In Fear and Trembling (1843), for example, Kierkegaard takes issue with the idea that blindly doing God’s will leads to fulfilment; he argues, instead, that this kind of crowd mentality leads only to a specious form of truth. In Either/Or (1843), on the other hand, hiding behind fictitious personae, he puts forward various conflicting philosophies without committing to any of them. On the one pole there is a philosophy of stasis, wherein an individual does nothing because all choices lead to despair; on the opposite, a worldview of personal development, in which an individual combines her aesthetic interests and ethical responsibilities in order to divulge her personality—or more simply, to live an authentic life.

Coming to a similar conclusion as Fear and Trembling, Nietzsche’s On the Genealogy of Morals (1887) holds that the individual always belongs to a crowd due to his deeply-rooted sense of morality. Exploring the role of the single individual in more depth, Thus Spoke Zarathustra (1883-85) saw Nietzsche write from the perspective of an isolated narrator so as to flesh out two key ideas: that of eternal recurrence, in which an individual is asked to love and live out again, ad infinitum, the life she chose for herself, irrespective of its highs and lows; and that of the will to power, an instinctive urge that governs one’s will to live, thrive, and survive in one’s surroundings.

In these snapshots of their complicated oeuvres, one may detect the key themes of existentialist enquiry: individuality, despair, anxiety, nothingness, responsibility, authenticity, personality, love of fate (amor fati), choice, freedom, and defiance. But it’s not until the 1940s and 1950s that the term becomes widely used and associated with French philosophers such as Jean-Paul Sartre, Simone de Beauvoir, and Albert Camus.

Because a significant portion of Doyle’s book makes clear his understanding of nihilist philosophy, it’s worthwhile to consider the work of the above thinkers, however briefly, so that their link to Threshold does not appear tenuous or contrived.

Arguably the two most prominent, or memorable, branches of French existentialist thought were those of Sartre and Camus. Yet where Sartre was primarily interested in the philosophical Subject and its attendant Object, Camus located the absolute in the life of the individual herself.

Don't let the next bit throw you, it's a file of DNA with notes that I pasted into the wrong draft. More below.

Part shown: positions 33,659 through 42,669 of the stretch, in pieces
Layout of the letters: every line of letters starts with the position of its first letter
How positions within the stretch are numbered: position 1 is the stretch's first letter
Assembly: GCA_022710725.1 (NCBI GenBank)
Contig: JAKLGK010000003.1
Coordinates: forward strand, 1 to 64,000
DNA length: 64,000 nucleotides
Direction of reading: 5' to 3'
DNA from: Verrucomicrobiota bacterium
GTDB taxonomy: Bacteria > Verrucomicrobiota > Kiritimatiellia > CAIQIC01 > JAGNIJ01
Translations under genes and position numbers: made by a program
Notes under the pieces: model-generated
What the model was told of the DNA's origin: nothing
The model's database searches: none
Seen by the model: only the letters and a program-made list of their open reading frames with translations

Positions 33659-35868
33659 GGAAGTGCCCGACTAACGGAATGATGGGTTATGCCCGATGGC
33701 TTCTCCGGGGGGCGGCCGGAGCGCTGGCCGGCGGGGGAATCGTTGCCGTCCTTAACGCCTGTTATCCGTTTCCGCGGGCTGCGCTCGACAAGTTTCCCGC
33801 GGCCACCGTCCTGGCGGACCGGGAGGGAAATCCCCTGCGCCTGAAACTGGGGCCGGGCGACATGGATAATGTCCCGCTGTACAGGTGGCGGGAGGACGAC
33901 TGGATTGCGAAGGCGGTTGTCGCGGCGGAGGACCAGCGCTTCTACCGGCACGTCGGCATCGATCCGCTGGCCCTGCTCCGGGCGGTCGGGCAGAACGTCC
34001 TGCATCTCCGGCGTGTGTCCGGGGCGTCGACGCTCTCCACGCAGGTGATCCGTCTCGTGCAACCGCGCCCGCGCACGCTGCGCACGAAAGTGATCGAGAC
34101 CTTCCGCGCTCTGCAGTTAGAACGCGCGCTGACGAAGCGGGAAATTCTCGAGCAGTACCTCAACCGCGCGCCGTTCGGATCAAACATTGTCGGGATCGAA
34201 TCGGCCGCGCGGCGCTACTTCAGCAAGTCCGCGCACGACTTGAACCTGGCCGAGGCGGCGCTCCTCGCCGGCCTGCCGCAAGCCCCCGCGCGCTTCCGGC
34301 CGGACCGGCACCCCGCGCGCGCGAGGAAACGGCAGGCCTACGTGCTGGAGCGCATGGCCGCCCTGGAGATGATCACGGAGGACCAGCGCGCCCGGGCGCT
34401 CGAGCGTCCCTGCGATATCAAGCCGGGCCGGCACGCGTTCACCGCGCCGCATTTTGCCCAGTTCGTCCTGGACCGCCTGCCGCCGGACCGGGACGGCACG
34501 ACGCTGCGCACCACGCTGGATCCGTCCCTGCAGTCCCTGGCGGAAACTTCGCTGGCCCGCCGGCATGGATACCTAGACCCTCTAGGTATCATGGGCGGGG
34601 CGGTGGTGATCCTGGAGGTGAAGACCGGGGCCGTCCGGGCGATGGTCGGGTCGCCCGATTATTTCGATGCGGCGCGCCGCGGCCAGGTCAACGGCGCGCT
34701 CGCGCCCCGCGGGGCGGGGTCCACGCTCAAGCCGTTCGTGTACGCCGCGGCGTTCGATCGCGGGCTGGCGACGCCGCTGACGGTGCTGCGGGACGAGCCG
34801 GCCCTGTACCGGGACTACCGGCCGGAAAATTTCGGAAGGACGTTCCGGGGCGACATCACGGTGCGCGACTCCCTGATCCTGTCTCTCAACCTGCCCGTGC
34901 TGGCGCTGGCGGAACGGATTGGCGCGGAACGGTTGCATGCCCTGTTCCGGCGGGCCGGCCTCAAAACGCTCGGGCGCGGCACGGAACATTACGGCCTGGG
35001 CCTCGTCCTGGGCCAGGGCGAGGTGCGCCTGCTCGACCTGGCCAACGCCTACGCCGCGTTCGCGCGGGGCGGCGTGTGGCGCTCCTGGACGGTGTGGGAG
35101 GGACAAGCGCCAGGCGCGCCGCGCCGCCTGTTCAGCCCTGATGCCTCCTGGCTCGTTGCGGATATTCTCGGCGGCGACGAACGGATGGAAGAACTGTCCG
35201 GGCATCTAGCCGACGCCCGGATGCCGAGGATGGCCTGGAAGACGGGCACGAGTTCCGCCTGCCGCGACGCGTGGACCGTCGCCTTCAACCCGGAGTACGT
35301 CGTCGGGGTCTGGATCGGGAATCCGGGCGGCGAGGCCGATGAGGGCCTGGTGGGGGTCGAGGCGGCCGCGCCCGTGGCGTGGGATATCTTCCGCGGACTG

Significantly, Sartre spent most of his career in conversation with Martin Heidegger, who, like other phenomenologists such as Maurice Merleau-Ponty and Edmund Husserl, believed that the only way to understand the problem of existence is through the body and its relation to things of the world. Sartre, however, was convinced that a better understanding is found through one’s relation not to other things, but to oneself. Hence, for him, governing the essence of existence are one’s ‘facticity’—that is, the physical, psychological, and historical facts that constitute an individual—and one’s ‘transcendence’, or how an individual ultimately interprets and acts upon her facticity. This we do through personal endeavours or what Sartre calls ‘projects’. Due to the agency carried within one’s transcendence, there is in Sartrean thought a strong emphasis on choice, and it is through one’s choices, he argues, that one unravels the problem of being, which is to say, the self and the world it inhabits. One’s being, therefore, is not only subjective, but also wholly dependent on the circumstances that make up one’s life and the actions one takes within it.

While Sartre, at times, is predominately bent on constructing a philosophical paradigm that runs counter to the Cartesian ego—one might reduce his argument to: ‘I act; therefore I am.’—Camus is more concerned with why, to begin with, existence might be a problem worth unravelling.

‘There is but one truly philosophical problem,’ he writes arrestingly in the opening sentence of The Myth of Sisyphus (1942), ‘and that is suicide.’[3] His themes, like Kierkegaard’s, are angst and despair, but he recognises the absurdity of man’s search for meaning in a life where the option to kill oneself is always there. Unlike Kierkegaard or other religious existentialists like Martin Buber or Lev Shestov, Camus finds no comfort in God. Instead, he contends that the absurd man’s truth, found in a day-to-day revolt against death, is defiance and courage. By the mere activity of consciousness, he insists, ‘I transform into a rule of life what was an invitation to death—and I refuse suicide.’[4] In this case, one ‘solves’ the problem of existence by accepting that, for it, there will never truly be a solution. And yet, there is a consolation—for Camus is adamant that in spite of this philosophical stalemate, the defiant individual will find happiness within it.